1. ## power series

Let $\displaystyle \Sigma_{k=0} ^\infty a_k x^k$ and $\displaystyle \Sigma _{k=0} ^\infty b_k x^k$ be real power series which converge for $\displaystyle |x|<1$. If $\displaystyle \Sigma_{k=0} ^\infty a_k x^k$= $\displaystyle \Sigma _{k=0} ^\infty b_k x^k$ for $\displaystyle x=1/2,1/3,1/4,...$, then prove that $\displaystyle a_k=b_k$ for all $\displaystyle k$

2. Originally Posted by Kat-M
Let $\displaystyle \Sigma_{k=0} ^\infty a_k x^k$ and $\displaystyle \Sigma _{k=0} ^\infty b_k x^k$ be real power series which converge for $\displaystyle |x|<1$. If $\displaystyle \Sigma_{k=0} ^\infty a_k x^k$= $\displaystyle \Sigma _{k=0} ^\infty b_k x^k$ for $\displaystyle x=1/2,1/3,1/4,...$, then prove that $\displaystyle a_k=b_k$ for all $\displaystyle k$
Indirect proof: Suppose there existed a first summation index $\displaystyle k_0$ for which $\displaystyle a_{k_0}\neq b_{k_0}$, then you have for all $\displaystyle x_n := \frac{1}{n}$, that

$\displaystyle \sum_{k=0} ^\infty a_k x_n^k-\sum_{k=0} ^\infty b_k x_n^k = x_n^{k_0}\cdot\sum_{k=0}^\infty \left(a_{k_0+k}-b_{k_0+k}\right)x_n^k=0$.
But because the function $\displaystyle f(x) := \sum_{k=0}^\infty \left(a_{k_0+k}-b_{k_0+k}\right)x^k$ is continuous at $\displaystyle x=0$, we find that $\displaystyle f(0)=\lim_{n\to\infty}f(x_n)=0$, from which it follows that $\displaystyle a_{k_0}-b_{k_0}=0$, thus contradicting our assumption $\displaystyle a_{k_0}\neq b_{k_0}$.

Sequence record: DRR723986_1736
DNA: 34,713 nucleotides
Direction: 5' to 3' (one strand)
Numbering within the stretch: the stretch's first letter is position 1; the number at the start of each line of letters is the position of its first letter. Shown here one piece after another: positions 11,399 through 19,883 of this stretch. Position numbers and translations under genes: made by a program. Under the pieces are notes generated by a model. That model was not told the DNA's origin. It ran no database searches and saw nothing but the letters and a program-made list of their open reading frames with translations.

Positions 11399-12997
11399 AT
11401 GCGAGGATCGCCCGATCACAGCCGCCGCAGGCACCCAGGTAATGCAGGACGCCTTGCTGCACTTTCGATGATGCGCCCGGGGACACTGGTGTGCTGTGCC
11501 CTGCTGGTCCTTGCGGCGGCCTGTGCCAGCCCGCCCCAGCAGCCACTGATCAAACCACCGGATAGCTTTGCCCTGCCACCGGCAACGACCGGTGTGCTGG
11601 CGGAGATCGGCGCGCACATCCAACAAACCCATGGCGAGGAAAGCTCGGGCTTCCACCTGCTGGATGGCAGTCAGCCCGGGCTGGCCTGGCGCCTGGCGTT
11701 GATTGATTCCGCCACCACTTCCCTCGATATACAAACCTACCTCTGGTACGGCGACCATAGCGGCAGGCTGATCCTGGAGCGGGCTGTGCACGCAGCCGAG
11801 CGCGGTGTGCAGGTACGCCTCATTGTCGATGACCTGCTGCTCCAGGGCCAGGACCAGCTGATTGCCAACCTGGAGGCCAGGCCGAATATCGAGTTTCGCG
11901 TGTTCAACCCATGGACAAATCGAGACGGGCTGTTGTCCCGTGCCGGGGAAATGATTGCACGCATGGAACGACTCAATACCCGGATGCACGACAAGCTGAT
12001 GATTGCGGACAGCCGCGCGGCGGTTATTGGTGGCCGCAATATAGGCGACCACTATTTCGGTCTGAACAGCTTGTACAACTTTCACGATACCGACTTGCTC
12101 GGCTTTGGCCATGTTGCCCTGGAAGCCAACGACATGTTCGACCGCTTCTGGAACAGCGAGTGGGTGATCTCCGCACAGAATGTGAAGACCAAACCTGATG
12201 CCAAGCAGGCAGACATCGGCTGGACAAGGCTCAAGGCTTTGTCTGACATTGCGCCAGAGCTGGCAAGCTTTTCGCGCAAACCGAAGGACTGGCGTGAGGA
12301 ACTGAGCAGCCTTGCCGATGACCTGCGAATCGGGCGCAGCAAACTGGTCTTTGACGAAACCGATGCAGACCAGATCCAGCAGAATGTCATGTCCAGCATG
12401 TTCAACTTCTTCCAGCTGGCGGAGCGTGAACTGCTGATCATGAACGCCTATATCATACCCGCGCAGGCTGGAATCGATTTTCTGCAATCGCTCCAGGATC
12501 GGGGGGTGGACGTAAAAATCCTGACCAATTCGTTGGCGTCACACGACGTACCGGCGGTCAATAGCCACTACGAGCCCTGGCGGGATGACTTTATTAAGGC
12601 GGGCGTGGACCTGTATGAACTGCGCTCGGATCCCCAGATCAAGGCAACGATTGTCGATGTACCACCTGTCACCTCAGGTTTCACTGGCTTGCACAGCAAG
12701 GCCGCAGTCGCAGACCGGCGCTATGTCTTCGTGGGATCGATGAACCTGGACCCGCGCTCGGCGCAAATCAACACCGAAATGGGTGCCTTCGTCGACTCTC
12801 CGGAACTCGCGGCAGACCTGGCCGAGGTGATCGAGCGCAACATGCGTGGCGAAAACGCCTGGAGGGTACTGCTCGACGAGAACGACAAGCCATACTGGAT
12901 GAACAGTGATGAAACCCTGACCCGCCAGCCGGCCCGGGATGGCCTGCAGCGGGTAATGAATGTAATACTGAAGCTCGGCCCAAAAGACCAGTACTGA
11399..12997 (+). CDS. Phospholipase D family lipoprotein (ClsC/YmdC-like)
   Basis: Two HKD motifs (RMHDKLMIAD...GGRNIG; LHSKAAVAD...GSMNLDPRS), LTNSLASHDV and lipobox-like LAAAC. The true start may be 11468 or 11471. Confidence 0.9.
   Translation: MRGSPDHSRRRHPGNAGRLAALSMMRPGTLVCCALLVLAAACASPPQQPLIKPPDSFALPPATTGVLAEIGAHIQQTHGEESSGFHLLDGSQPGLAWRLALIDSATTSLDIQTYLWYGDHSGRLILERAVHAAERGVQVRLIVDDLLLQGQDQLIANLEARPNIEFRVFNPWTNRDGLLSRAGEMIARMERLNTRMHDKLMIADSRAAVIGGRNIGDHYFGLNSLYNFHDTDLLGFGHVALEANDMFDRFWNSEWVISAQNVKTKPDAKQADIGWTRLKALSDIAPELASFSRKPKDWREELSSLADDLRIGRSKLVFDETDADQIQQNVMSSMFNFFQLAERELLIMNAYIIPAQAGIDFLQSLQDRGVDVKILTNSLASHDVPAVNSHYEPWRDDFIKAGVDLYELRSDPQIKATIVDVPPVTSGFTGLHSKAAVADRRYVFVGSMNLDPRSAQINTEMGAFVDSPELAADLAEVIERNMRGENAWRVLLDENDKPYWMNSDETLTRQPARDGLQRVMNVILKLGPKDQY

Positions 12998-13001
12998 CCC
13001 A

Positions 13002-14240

3. i am not getting how u get the equation. can u explain it please?

4. Originally Posted by Kat-M
i am not getting how u get the equation. can u explain it please?
How am I to figure out what "equation" you are talking about. Why can't you, please, be more specific?

From the givens, I conclude that $\displaystyle \sum_{k=0}^\infty a_k x^k-\sum_{k=0}^\infty b_k x^k{\color{red}=0}$, for all $\displaystyle x=x_n := \frac{1}{n}, n\in \mathbb{N}, n \geq 2$.

Next, if we assume (contrary to what is the case), that $\displaystyle a_k=b_k$ is not true for all indices $\displaystyle k=0,1,\ldots$, then there would have to exist a specific smallest index $\displaystyle k_0$, such that $\displaystyle a_{k_0}\neq b_{k_0}$. Since, therefore, for all indices $\displaystyle k$ smaller than $\displaystyle k_0$ we have $\displaystyle a_k=b_k$, and thus $\displaystyle a_k-b_k=0$, it follows that

$\displaystyle \sum_{k=0}^\infty a_k x^k-\sum_{k=0}^\infty b_k x^k=\sum_{k=k_0}^\infty (a_k-b_k)x^k=x^{k_0}\cdot \sum_{k=0}^\infty(a_{k_0+k}-b_{k_0+k})x^k{\color{red}=0}$, for all $\displaystyle x=x_n := 1/n$.
From $\displaystyle x^{k_0}=(1/n)^{k_0}\neq 0$ it follows for the continuous[!] function $\displaystyle f(x) {\color{blue}:=} \sum_{k=0}(a_{k_0+k}-b_{k_0+k})x^k$ that $\displaystyle f(0)=\lim_{x\rightarrow 0}f(x)=\lim_{n\rightarrow\infty} f(x_n){\color{red}=}\lim_{n\to\infty}0{\color{gree n}=0}$.
But this means that $\displaystyle f(0){\color{blue}=}a_{k_0}-b_{k_0}{\color{green}=0}$, and therefore $\displaystyle a_{k_0}=b_{k_0}$, contrary to our assumption that $\displaystyle k_0$ is the smallest summation index for which that is not the case. Thus no such smallest index $\displaystyle k_0$ can exist, and this means that for all indices $\displaystyle k$, we have $\displaystyle a_k=b_k$, what was to be shown.

5. thank u